PARK CITY, Utah — A festival like Sundance thrives on a certain sense of delusion—buzzy titles exude promise, 90-minute waits on ticket lines create a sense of urgency, celebrity sightings make movies feel more important. So it feels oddly relatable when film subjects let their emotions trump rea son.
One of the most eye-opening examples of willful blindness is Alex Gibney’s array of confessionals in the powder keg documentary Going Clear: Scientology and the Prison of Belief. It’s a deeply sobering look at L. Rob Hubbard’s modern self-help movement and how its shrewd and aggressive reclassification as a religion in 1993 finally helped it avoid paying the IRS nearly $1 billion in back taxes—despite compelling evidence that the organization is structured mainly to squeeze money out of its followers and then hold them hostage with deep files of personal confessions told in confidence but exploited with aplomb at the first sign of doctrinal transgression.
The revelations in the film, based on the 2013 book by Lawrence Wright and featuring more than a half-dozen high-level ex-members, will not necessarily be new to audiences who have, over the past two decades, even casually followed news reports on Scientology practices (physical abuse to their members, harassment of those who speak to outsiders, billion-year contractual agreements) as well as gossipy and sometimes illegal private-life shenanigans of poster boys such as John Travolta and Tom Cruise (accused of wiretapping Nicole Kidman’s phones and shown saluting a portrait of Hubbard at an arena-filled Scientology rally).
But the real value is having so much of the material compiled into one authoritative film that has been thoroughly researched (HBO reportedly had 160 lawyers vet the material). Gibney ends the film revealing that the church is now valued at more than $3 billion despite a dwindling membership of less than 50,000 people. Hard to justify tax-exempt status with those kinds of numbers.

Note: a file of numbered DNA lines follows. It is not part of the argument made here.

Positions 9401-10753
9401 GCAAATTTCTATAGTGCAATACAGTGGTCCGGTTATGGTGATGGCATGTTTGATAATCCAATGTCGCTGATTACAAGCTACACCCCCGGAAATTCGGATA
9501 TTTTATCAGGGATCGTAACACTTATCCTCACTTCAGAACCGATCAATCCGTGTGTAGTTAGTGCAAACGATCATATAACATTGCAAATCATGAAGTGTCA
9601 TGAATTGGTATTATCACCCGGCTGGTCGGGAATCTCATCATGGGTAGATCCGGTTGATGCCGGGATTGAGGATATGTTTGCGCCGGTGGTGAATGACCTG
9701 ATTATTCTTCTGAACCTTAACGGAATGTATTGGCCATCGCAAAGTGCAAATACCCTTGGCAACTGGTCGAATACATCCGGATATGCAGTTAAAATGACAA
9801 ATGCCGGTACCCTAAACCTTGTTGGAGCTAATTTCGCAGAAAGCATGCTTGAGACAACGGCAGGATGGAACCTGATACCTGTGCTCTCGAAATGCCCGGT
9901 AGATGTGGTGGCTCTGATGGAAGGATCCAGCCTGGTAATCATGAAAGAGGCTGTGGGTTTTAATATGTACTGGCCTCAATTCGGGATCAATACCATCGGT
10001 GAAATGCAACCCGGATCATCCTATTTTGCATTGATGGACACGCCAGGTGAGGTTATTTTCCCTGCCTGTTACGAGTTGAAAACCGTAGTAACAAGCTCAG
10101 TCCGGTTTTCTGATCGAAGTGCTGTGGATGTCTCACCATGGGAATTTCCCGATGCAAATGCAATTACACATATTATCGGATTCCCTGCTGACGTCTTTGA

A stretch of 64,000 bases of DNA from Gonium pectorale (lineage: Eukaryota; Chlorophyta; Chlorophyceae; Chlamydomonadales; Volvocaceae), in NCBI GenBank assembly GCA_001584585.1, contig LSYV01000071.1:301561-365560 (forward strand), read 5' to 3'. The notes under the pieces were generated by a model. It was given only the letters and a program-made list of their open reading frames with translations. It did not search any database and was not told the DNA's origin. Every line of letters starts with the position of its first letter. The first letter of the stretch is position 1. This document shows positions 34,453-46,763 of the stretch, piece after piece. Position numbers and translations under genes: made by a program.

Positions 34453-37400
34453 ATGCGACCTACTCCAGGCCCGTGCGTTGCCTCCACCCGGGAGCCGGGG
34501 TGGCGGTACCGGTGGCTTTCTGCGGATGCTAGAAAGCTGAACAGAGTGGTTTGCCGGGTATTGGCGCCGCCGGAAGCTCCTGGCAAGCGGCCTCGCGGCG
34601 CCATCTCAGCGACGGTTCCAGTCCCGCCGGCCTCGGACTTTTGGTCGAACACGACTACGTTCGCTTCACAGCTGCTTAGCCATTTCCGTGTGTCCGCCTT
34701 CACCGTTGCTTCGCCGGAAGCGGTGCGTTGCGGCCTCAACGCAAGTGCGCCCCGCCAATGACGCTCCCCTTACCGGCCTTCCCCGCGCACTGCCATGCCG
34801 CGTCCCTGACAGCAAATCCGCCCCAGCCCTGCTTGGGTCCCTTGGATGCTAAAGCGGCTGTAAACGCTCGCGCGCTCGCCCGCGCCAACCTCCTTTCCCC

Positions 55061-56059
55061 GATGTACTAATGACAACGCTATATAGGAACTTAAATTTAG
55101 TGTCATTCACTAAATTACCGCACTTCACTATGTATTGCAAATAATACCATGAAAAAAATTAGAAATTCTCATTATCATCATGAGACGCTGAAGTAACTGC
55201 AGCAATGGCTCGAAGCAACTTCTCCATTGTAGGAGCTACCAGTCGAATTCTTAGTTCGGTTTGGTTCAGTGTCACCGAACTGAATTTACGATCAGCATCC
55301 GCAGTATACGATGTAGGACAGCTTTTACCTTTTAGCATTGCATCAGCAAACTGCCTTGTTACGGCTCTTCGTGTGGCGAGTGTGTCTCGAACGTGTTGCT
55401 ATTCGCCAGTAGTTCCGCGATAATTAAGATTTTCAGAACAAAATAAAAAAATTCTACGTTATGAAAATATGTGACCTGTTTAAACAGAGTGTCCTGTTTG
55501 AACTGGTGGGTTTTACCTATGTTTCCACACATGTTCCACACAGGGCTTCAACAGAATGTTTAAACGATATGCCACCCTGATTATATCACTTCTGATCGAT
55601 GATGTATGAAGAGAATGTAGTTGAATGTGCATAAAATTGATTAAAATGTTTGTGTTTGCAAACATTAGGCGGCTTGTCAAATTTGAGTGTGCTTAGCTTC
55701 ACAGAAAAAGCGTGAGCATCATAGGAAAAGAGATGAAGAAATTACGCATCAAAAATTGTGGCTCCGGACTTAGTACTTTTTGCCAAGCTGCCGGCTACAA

Another great study of reality disconnect is Anna Boden and Ryan Fleck’s latest drama, Mississippi Grind, a beautifully thoughtful character study of two wayward gamblers for whom delusion is simply the oxygen they breathe. Ryan Reynolds strikes up a poker-table friendship with down-and-out Ben Mendelsohn in Iowa, and the first sparks of good luck make them convince each other that fate has decreed a winning streak for them both that requires a road trip down to a high-stakes card game in New Orleans. The drama, laconic and light on plot, is still crafted with such precision and texture that there’s never a wasted word or glance. And no matter if they win or lose, in gambling, in love, in life, the outcome is simply gut-wrenching.
Most exuberantly delusional of all is Guy Maddin’s The Forbidden Room, his wild anthology of nested stories rendered in a quasi-experimental phantasmagoric mash-up of silent-film tropes that depict amnesiac runaways, mad doctors, cowardly husbands, vampiric bananas and evil twins. Express trains go from Berlin to Colombia; women skeletons wear poison leotards; volcanos are reclassified as puckered terrestrial holes. And a silent-film card cries out, “Dream, Moustache Hairs, Dream!”
“I really want this film to stick out,” says Canadian filmmaker Maddin, at Sundance for the first time in a decade and who, for more than a quarter of a century, has used old film techniques and equipment to craft a body of work that looks like a kaleidoscopic treasure trove of lost celluloid illusions. In an odd confluence of events, Mr. Maddin’s ode to outdated photochemical aesthetics, made completely digitally, is also showing at the very first edition of Sundance where not one feature will be shown anywhere on 35mm. (Full disclosure: there is, technically, a 16mm hand-painted avant-garde short playing this week; but otherwise the fest is all-digital all the time).
“It’s in the past,” Maddin says, very matter-of-fact. “Why should you pretend to be making films in another era?” But, after an entire career of movies that look like they were made in another era, isn’t that what he’s doing? “I don’t know what I’m doing. It’s up to you to tell me.”